VISITOR FROM ALABAMA FINDS 5.75-CARAT WHITE DIAMOND
TODAY AT ARKANSAS’S CRATER OF DIAMONDS STATE PARK
Gem Is Named the “Arabian Knight Diamond”
After Hometown High School Football Team in Arab, Alabama
(Murfreesboro)—This week’s vacation had started off on a disappointing note for Mike Burns of Arab, Alabama, who planned to devote his week off as a delivery driver from work to enjoying his new hobby of prospecting and treasure hunting. After driving out to Colorado to prospect at a particular site there, he learned that the owner wouldn’t be available to give him access to the property until this Wednesday. So, Burns headed home and decided he’d prospect, instead, at Arkansas’s diamond site, the Crater of Diamonds State Park near Murfreesboro. He’d visited the park once before late last summer.
“A week’s vacation finally paid off,” said Burns. He noted that it took him 2,300 miles to get to the Crater of Diamonds from Alabama, but “I made the right choice.” A vacation that had begun in disappointment ended with his 5.75-carat white diamond find today at approximately 10:15 a.m. He found the diamond on the surface of the park’s 37 ½-acre diamond search area, a plowed field that is the eroded surface of the eighth largest, diamond-bearing deposit in the world in surface area. According to Burns, “My eyes caught the diamond before the light did.” His first words were, “Oh, my, that looks like a diamond!” He was searching in the West Drain of the search area behind Canary Hill and near the woods. Burns put the diamond in a glass vial and walked to the park visitor center to have it identified by the park staff.
Burns has named is gem the Arabian Knight Diamond after his hometown high school football team in Arab. He noted that his wife, who did not accompany him on his travels this week, reminded him three weeks ago that their 20th wedding anniversary was coming up in late May and that she wanted a diamond. Burns had joked to her, “Well, you better go over to Arkansas to the Crater of Diamonds. I hear they find big ones there, so start digging.” With a smile, Burns noted today that since their wedding anniversary was also his birthday, perhaps his wife would let him keep the diamond.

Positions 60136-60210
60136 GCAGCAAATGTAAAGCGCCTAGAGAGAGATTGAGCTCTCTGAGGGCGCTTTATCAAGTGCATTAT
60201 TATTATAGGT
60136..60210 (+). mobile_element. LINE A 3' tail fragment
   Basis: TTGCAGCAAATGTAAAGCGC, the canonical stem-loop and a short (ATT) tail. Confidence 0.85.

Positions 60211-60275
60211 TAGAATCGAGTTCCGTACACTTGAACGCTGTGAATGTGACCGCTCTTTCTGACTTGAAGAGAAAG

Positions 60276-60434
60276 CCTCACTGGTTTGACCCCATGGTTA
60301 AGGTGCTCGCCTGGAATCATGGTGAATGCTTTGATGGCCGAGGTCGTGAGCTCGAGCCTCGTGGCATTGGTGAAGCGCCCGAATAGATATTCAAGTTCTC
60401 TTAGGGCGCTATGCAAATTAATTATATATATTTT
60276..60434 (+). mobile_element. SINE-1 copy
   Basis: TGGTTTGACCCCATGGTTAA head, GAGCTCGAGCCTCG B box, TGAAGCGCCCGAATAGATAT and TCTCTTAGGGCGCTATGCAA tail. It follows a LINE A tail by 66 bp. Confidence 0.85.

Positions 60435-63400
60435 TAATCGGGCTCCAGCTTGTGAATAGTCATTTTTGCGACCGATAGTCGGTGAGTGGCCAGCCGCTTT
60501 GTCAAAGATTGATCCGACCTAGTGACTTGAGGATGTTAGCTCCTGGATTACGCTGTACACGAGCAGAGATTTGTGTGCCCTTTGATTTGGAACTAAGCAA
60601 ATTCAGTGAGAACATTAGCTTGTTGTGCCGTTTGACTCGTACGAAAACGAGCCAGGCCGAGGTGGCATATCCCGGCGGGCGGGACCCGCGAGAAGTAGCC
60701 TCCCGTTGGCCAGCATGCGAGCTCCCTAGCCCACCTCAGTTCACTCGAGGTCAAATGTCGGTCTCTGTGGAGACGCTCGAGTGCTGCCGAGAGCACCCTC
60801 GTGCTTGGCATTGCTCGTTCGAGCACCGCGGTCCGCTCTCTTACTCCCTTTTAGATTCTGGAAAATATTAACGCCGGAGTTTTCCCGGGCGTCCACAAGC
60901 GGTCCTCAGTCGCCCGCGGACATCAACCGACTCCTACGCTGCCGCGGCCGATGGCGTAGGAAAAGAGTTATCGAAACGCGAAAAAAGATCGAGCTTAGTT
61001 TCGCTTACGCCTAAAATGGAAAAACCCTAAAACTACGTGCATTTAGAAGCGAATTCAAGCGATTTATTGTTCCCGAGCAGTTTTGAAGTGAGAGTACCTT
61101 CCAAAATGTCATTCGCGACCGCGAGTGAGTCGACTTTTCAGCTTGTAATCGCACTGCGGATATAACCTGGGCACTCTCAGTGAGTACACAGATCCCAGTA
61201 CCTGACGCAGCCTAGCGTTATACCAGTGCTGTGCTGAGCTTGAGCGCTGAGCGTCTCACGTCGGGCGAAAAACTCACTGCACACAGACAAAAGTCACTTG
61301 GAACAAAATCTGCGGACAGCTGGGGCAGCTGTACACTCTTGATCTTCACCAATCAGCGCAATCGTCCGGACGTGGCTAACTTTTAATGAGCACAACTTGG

Burns’ 5.75-carat diamond is the 17th largest gem of the 28,000 found by park visitors since the Crater of Diamonds became an Arkansas state park in 1972. It the largest diamond find since September 2006 when a couple from Point, Texas, found a 6.35-carat, dark brown diamond at the park. Burns’ gem is the 346th diamond found by visitors at the park so far this year. According to Park Interpreter Margi Jenks, “The diamond is clear, but has inclusions. It’s a somewhat triangular, cushion shape and flat.” Park Superintendent Tom Stolarz noted that the park policy is finder-keepers. “What park visitors find in the diamond search area is theirs to keep.” Crater of Diamonds State Park is the world’s only diamond-producing site open to the public. Diamonds come in all colors of the rainbow. The three most common colors found at the park are white, brown and yellow, in that order.